American Diabetes Association® Issues Position Statement on Comprehensive Care of Pediatric Patients with Type 2 Diabetes
November 13, 2018
Guidelines focus on lifestyle and behavioral management, pharmacologic approaches, and strategies for avoiding and treating diabetes-related complications
The incidence of type 2 diabetes (T2D) in people under the age of 20 is increasing in the United States, with one national study indicating a 4.8 percent increase of newly diagnosed cases of T2D in the age group from 2002 to 2012. Youth and adolescents living with T2D face many of the same challenges as adults diagnosed with the disease yet are at risk of developing diabetes-related complications at an earlier age, which can greatly impact their quality of life and life expectancy.
To address the specific needs of youth with T2D, the American Diabetes Association issued “Evaluation and Management of Youth-Onset Type 2 Diabetes : A Position Statement by the American Diabetes Association” today, which is available online and will be published in the December 2018 print issue of Diabetes Care.
A team of six pediatric endocrinology and psychology authorities from leading institutions across the United States convened to develop the position statement, which is based on expert consensus, scientific research, and review of more than 260 bodies of literature in the field. The statement’s objective is to provide an improved and up-to-date understanding of T2D in youth. It outlines pathophysiology, diagnosis, and risk factors, as well as components of lifestyle management, pharmacologic approaches to glycemic management and associated comorbidities, complications, and transition from pediatric to adult care.
The guidelines discuss pathogenesis, risk assessment, diagnostic criteria and the importance of confirming diabetes type in youth. Highlighted are the modifiable and nonmodifiable risk factors for T2D in youth, including puberty-related physiologic insulin resistance in obese youth. The authors emphasize there are fundamental differences in insulin sensitivity and beta cell (β-cell) function between youth and adults with prediabetes and T2D, which could offer an explanation as to why some youth develop T2D decades earlier than adults. Recommendations include risk-based screening for youth who are overweight or obese based on body mass index (BMI) measurements, and who have additional risk factors for diabetes. Additionally, experts recommend that children and adolescents who are overweight and obese in whom a T2D diagnosis is being considered have a panel of pancreatic autoantibodies tested to exclude the possibility of autoimmune type 1 diabetes.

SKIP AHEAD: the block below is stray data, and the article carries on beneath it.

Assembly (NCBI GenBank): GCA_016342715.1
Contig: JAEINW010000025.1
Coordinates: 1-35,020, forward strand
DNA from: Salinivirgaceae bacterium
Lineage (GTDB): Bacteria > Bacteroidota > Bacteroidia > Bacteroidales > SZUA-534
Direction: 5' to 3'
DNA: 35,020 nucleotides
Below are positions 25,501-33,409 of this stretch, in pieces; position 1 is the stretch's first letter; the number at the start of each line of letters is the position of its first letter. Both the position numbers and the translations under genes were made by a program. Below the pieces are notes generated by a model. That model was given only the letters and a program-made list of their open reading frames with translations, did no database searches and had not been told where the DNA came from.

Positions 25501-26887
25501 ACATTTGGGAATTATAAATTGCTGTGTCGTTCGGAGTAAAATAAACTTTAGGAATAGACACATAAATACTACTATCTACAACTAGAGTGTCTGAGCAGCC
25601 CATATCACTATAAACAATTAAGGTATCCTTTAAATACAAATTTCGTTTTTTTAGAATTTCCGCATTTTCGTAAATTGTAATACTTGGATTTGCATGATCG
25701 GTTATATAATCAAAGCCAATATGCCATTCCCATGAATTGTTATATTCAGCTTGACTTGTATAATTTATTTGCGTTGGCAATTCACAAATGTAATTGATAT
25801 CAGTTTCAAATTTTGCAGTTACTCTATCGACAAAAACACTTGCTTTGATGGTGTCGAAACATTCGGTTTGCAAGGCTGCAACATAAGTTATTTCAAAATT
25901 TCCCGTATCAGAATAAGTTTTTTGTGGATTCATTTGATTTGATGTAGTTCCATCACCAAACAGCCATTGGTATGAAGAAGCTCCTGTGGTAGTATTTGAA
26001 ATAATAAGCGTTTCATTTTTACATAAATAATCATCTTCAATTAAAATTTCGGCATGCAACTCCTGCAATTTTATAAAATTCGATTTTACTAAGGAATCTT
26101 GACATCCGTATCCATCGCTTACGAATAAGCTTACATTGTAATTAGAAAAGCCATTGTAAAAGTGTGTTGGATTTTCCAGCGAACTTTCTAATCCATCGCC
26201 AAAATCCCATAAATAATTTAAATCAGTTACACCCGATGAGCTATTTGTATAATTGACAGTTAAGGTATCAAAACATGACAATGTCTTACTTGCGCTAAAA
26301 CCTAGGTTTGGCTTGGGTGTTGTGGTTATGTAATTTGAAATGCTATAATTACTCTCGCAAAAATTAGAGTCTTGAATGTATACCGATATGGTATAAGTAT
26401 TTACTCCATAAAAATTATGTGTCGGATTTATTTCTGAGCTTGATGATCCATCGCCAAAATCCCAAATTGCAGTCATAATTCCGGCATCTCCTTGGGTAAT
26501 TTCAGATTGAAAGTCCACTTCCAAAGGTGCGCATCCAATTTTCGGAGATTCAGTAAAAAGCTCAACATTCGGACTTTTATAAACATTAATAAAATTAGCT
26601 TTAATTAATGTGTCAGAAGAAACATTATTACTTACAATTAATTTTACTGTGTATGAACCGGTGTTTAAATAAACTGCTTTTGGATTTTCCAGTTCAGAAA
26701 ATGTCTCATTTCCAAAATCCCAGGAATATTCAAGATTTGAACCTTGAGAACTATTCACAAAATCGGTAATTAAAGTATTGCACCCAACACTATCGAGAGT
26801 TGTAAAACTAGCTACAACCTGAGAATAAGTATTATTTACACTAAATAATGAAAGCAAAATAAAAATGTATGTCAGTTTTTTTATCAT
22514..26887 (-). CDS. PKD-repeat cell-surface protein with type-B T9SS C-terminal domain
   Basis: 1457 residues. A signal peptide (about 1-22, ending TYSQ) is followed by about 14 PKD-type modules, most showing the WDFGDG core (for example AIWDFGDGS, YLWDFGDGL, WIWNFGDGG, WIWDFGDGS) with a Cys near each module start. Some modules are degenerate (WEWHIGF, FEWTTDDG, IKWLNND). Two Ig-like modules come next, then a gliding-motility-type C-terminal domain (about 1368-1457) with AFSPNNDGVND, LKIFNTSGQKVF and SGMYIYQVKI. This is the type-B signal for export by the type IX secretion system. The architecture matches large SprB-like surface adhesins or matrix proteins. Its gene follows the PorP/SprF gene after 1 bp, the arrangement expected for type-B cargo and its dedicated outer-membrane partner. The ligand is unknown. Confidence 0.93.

Lifestyle management of T2D in youth is addressed in the statement, including recommendations on patient education, weight management, exercise, nutrition, and psychosocial factors. Guidelines suggest youth with T2D and their families receive comprehensive diabetes self-management education and support that is speciﬁc to youth and culturally appropriate, and that providers use standardized and validated tools to assess diabetes distress and mental/ behavioral health in youth with T2D, referring them to specialty care when necessary.
Also outlined in the guidelines are pharmacologic approaches to glycemic management of T2D in youth, including an algorithm illustrating the specific management of new onset diabetes in overweight youth. The position statement further indicates that metabolic surgery may be considered for the treatment of adolescents with T2D who have a BMI over 35 Kg/m², uncontrolled glycemia and/or serious comorbidities despite lifestyle and pharmacologic intervention.
Additionally, the statement details potential diabetes-related complications and guidelines on screening, prevention and management for each. Transitioning patients properly from pediatric to adult care providers is addressed as well, as the authors indicate this is essential in providing appropriate care of youth with T2D.